January 17 – 19, 2014
By Sierra Enright
On Friday, following a lecture on the terrestrial biota of Australia, we took a ferry from Circular Quay to the Taronga Zoo. A knowledgeable, friendly staff member told us about the uniquely adapted Australian fauna. We were able to pet an echidna, a possum (cuter than the North American opossum), a non-venomous snake, a tree frog, a quokka, and a kangaroo. From our tour of the zoo I picked up a few interesting facts: Australia is home to the 11 most venomous snakes in the world; koalas have upside-down pouches because their young need to be exposed to the mother’s fecal matter in order to develop enzymes specific to digesting eucalyptus; and a female kangaroo is able to pause a pregnancy at 100 cell divisions until she is no longer nursing her other joeys. Walking around the zoo, it was interesting to look at all the animals and to do some people watching. A number of us were quite horrified to see people throwing chips (French fries) to the spider monkeys. You’d get kicked out of most zoos in the US for doing that!
|This is a quokka! (Photo by Becca Zilk)|
On Saturday, we left Sydney and headed west for a weekend excursion to the Blue Mountains. On our way to the mountains we stopped at the Mount Annan Botanic Garden. The best story from the walk around the garden is about the wollemi pine, a species believed to be extinct until it was found in a remote valley in the Blue Mountains about 20 years ago. Today it is considered a “living dinosaur” because the species is so ancient (fossils indicate at least 90 million years old). At Scenic World, a tourist attraction in the mountains, we rode a railway with a 52-degree incline, the steepest passenger railway in the world. We had an excellent view of the Three Sisters, which tower several thousand meters above the valley floor. The Three Sisters carry significant cultural, social, and historical value to the traditional custodians of the land. According to the Gundungurra people, the lore behind the Three Sisters is that three Gundungurra sisters fell in love with three brothers from the neighboring Dharruk nation, though tribal law forbade marriage between the two groups. War broke out between the tribes when the brothers took the girls by force. A Gundungurra medicine man turned the girls to stone to keep them away from the brothers and out of the violence. He would have restored the sisters to their natural form but he was killed in battle. The sisters remain in stone to this day. The story reminds people to do what is best for their family clan and warns about the consequences of not following tribal laws.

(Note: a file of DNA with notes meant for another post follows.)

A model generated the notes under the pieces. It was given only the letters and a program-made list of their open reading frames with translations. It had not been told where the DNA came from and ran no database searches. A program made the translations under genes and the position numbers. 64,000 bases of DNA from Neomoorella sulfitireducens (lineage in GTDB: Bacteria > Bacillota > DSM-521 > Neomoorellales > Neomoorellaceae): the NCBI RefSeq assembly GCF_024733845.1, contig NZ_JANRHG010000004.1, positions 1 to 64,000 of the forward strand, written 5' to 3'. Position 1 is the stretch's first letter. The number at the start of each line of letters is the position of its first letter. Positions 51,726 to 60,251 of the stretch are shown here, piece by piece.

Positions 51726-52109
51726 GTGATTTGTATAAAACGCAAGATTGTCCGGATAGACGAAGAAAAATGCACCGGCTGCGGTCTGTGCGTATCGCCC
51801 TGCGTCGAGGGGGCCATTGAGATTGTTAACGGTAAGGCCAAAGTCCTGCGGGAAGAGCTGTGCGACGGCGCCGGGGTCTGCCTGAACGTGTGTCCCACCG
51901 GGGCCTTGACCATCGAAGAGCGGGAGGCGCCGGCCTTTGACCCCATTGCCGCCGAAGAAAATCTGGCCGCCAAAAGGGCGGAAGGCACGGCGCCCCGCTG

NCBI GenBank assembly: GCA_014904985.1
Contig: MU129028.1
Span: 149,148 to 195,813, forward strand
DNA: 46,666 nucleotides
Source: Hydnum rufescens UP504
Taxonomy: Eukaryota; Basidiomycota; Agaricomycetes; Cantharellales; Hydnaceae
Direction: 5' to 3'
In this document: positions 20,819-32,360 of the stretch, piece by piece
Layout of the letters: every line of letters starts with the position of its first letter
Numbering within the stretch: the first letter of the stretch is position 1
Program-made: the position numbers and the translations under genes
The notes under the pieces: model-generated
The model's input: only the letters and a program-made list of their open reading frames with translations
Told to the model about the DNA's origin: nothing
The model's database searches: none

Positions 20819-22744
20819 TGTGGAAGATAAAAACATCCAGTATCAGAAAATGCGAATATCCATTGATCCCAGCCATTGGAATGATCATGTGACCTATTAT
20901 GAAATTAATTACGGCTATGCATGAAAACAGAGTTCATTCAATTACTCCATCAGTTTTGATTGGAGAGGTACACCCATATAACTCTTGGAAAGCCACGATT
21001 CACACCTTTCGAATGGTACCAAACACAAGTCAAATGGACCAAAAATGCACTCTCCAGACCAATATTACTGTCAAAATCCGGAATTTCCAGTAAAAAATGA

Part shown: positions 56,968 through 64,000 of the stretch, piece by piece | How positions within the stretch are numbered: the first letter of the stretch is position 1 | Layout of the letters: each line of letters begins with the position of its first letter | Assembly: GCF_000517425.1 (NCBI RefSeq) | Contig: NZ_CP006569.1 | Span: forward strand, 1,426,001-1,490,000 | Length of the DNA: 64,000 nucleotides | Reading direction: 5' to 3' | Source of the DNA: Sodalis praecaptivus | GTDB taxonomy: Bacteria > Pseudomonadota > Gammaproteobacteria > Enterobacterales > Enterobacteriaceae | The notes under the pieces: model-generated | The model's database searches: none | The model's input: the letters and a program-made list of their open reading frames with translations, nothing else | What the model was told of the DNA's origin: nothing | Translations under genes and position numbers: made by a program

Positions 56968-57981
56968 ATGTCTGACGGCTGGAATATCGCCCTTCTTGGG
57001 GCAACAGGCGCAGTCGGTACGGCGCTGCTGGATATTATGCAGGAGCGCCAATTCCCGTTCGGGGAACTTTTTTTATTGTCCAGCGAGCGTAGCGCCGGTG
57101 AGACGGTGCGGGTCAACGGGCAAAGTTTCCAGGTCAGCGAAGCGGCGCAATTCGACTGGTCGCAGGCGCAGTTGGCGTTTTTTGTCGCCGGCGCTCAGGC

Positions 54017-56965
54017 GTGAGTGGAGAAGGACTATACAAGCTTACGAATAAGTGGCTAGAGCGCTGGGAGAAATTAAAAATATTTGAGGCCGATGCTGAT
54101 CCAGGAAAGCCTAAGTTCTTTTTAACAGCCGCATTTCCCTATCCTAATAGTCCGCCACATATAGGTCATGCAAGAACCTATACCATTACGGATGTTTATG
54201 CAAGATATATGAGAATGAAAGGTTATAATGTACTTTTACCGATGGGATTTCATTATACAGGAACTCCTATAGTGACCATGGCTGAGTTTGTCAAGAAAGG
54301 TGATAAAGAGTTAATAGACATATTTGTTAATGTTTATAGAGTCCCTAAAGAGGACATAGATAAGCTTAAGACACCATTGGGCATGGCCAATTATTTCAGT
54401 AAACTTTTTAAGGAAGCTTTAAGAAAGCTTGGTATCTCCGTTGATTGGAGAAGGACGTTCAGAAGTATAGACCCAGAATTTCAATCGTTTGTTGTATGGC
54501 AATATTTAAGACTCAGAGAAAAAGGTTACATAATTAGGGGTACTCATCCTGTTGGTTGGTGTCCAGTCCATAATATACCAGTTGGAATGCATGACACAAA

|The Three Sisters|
On Sunday, we rode the bus to the Jenolan Caves, about an hour drive from where we were staying in Katoomba. We took a cave tour that led us throughout the complex cave system. We saw underground rivers that cut through the caves, stalactites and stalagmites, sparkling areas that had been dry for decades, and chambers with cathedral-like ceilings. One of the stalagmites we saw was almost as tall as me, and close to a thousand years old… mindboggling!
|Limestone formations in Jenolan Caves|
Upon finishing our tour of the cave, we walked to a lovely little pool and waterfall for a picnic. Many in our group jumped from the cliff face into the pool and some of us just went swimming. On our walk back to the bus, we could just make out a platypus diving in the lake. It’s rare to see platypus in the wild, especially during the day, so we were quite lucky. Sunday was an exciting day of wildlife viewing; in addition to the platypus, we saw three adorable wallabies hanging out by the road on the way back to Katoomba. Our busy weekend in the Blue Mountains was the perfect complement to our first week of classes in Sydney. It is so exciting to be in a place with such amazing plants and animals.
|Feeling refreshed after swimming in the rock pool|
Photos by: Sierra Enright